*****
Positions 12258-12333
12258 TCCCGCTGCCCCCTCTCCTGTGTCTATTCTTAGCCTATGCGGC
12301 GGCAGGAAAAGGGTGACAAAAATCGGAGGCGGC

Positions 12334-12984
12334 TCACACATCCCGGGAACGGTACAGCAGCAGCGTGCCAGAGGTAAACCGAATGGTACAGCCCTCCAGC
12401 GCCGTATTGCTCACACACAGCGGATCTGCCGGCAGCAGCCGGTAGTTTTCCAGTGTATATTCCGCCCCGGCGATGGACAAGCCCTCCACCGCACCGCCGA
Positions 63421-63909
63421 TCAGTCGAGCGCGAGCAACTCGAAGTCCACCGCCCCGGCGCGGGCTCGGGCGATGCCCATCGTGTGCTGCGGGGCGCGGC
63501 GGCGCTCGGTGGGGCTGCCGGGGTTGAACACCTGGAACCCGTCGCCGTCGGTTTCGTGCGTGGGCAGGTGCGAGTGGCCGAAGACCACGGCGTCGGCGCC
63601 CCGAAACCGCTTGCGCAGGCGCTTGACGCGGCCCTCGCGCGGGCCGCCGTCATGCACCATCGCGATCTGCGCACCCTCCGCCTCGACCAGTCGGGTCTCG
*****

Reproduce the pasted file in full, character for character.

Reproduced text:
Positions 12258-12333
12258 TCCCGCTGCCCCCTCTCCTGTGTCTATTCTTAGCCTATGCGGC
12301 GGCAGGAAAAGGGTGACAAAAATCGGAGGCGGC

Positions 12334-12984
12334 TCACACATCCCGGGAACGGTACAGCAGCAGCGTGCCAGAGGTAAACCGAATGGTACAGCCCTCCAGC
12401 GCCGTATTGCTCACACACAGCGGATCTGCCGGCAGCAGCCGGTAGTTTTCCAGTGTATATTCCGCCCCGGCGATGGACAAGCCCTCCACCGCACCGCCGA
Positions 63421-63909
63421 TCAGTCGAGCGCGAGCAACTCGAAGTCCACCGCCCCGGCGCGGGCTCGGGCGATGCCCATCGTGTGCTGCGGGGCGCGGC
63501 GGCGCTCGGTGGGGCTGCCGGGGTTGAACACCTGGAACCCGTCGCCGTCGGTTTCGTGCGTGGGCAGGTGCGAGTGGCCGAAGACCACGGCGTCGGCGCC
63601 CCGAAACCGCTTGCGCAGGCGCTTGACGCGGCCCTCGCGCGGGCCGCCGTCATGCACCATCGCGATCTGCGCACCCTCCGCCTCGACCAGTCGGGTCTCG